Taiwan is no ‘scholarly society’

By Lee Min-yung 李敏勇  / 

Tue, Apr 02, 2013 - Page 8

The government is always talking about how Taiwan is a “scholarly society.” With the now defunct Council for Cultural Affairs and its new incarnation, the Ministry of Culture, the government is also using the word “culture” on a daily basis.

This is interesting because, on average, people living in Taiwan only read — or at least buy — two books a year. That means, compared to the populations of other countries, the nation is being left choking in the dust of those hurtling ahead.

If the people living in a country have yet to formulate any cultural aspirations to speak of, one cannot really talk of that country as being advanced, no matter how economically prosperous it appears on the surface.

Reading is essential, whether speaking epistemologically or pedagogically. Reading opens up the mind — is this not how civilized countries and civilized societies, come to be?

Advanced societies place a great deal of emphasis on cultural aspirations for a good reason.

Taiwan was under the control of the Japanese colonial government for the half-century preceding World War II and then under the control of the foreign Chinese Nationalist Party (KMT) for more than 60 years.

With the move from Japan’s attempts at culturally assimilating the Taiwanese, to Sinicization under the KMT, there was a change in language and a political paradigm shift, and the impact of this on reading and writing was considerable.

Political interference during the Martial Law era and commercial interference since it was lifted have been pernicious cultural pathogens, riddling literature, contorting and distorting it, from the writing of it to the publication, printing, distribution and the reading thereof.

Taiwan as a scholarly society exists in nothing but name; it is an evocation to a phantom “culture.” This is the problem we have in this “nation,” that does not function as a nation at all.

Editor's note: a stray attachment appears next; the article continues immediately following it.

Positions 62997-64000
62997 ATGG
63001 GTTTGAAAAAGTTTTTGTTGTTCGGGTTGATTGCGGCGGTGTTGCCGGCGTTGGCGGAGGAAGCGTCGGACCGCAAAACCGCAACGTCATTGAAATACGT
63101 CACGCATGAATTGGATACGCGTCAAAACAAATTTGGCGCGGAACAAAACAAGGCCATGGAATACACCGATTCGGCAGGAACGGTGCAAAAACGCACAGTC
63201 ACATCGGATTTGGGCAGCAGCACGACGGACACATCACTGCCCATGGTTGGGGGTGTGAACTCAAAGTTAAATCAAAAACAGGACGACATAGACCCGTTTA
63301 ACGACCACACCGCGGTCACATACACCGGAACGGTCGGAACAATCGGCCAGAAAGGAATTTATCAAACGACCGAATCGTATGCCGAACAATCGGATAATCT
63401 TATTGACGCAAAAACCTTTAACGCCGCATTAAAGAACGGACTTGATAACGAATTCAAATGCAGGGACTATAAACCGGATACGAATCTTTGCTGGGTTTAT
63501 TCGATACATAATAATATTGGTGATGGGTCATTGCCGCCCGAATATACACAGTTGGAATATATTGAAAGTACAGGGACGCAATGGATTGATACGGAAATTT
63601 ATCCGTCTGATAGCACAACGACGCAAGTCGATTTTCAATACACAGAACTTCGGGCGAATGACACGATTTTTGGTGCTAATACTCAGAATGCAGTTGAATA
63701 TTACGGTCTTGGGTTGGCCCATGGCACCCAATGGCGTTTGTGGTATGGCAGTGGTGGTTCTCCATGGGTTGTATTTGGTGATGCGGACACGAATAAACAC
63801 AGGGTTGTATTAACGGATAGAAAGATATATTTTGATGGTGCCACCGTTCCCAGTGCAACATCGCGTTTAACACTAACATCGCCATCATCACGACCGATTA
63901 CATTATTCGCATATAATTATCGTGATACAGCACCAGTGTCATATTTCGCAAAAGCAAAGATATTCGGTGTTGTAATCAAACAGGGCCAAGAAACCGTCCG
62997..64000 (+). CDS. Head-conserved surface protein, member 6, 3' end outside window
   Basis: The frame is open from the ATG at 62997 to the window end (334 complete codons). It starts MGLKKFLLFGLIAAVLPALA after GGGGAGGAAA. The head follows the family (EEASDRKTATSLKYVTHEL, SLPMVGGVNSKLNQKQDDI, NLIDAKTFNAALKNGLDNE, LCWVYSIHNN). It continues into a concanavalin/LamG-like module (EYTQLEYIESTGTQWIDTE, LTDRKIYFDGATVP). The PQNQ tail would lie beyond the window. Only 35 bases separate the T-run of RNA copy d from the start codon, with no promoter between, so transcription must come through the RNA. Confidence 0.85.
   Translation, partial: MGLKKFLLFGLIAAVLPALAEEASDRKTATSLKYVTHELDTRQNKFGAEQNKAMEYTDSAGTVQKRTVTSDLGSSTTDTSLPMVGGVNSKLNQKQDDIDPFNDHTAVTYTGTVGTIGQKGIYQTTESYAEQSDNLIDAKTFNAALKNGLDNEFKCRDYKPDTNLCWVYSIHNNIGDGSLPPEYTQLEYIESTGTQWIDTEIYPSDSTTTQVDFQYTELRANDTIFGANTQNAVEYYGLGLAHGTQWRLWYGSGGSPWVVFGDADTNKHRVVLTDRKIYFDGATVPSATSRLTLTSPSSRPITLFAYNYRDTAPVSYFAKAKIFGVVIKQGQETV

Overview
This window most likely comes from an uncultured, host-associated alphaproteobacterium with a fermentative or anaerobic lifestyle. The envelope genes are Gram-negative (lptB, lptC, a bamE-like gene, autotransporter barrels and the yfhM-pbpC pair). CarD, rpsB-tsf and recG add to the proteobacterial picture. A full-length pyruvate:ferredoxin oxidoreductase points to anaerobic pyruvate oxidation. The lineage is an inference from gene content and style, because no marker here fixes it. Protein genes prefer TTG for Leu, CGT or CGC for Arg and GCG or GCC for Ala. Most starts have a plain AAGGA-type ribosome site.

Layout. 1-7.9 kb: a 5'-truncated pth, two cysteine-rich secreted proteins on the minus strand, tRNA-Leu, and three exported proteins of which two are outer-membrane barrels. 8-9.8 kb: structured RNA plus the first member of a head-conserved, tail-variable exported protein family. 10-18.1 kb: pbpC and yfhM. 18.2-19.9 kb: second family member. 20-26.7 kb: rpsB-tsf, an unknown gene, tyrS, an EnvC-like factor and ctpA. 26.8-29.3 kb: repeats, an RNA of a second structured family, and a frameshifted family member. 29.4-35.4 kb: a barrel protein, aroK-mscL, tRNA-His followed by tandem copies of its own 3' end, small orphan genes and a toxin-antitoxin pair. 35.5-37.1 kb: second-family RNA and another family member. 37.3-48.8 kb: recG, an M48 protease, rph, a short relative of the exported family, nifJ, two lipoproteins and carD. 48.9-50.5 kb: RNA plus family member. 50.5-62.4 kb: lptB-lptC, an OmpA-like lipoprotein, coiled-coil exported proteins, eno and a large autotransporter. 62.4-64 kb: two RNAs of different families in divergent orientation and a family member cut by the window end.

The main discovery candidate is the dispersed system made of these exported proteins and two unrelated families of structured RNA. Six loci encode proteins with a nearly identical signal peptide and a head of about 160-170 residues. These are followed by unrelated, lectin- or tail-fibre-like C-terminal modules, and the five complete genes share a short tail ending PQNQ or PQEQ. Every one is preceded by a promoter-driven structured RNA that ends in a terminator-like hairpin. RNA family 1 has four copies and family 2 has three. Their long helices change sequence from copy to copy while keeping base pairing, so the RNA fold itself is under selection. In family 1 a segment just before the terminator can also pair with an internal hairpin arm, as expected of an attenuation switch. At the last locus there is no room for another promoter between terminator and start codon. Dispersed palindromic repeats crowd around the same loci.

Buying books is a commercial transaction between readers and the bookstores or other distribution outlets that provide them. That is the nature of their relationship.

Bookstores stock the books that people want, and bibliophiles browse their shelves, searching for hidden treasures.

Libraries have a different relationship with their readers: One could say they provide a kind of public service. The books are there to loan, you can read them without the need to buy.

The poet Joseph Brodsky (1940 to 1998), winner of the Nobel Prize for Literature in 1987, believed that libraries were more important to empires than armies, saying on one occasion: “The empires of the past have been held together, not so much by the legions, but by language.”

How right he was. Libraries must have had a special significance for this self-taught poet, raised in poverty, growing up in the despotic society of post-revolutionary Russia.

There are many areas in rural Taiwan in which people have no access to bookstores, while public libraries line their shelves with pap, not literature, obliged by limited resources to sacrifice quality and keep costs down.

Meanwhile, the government departments responsible for culture are exacerbating the situation, frittering away funds on projects like the Republic of China centennial musical Dreamers (夢想家), immensely costly ventures in praise of the party-state.

In more advanced countries, libraries buy in books based on how many times they are likely to be read, not because of price considerations. In Taiwan, exactly the opposite is done.

In Japan, the Nihon Toshokan Kyokai — the Japan Library Association — supplies libraries with a list of book recommendations every year.

And here in Taiwan? Do we not need to rethink our approach to culture?

Lee Min-yung is a poet.

Translated by Paul Cooper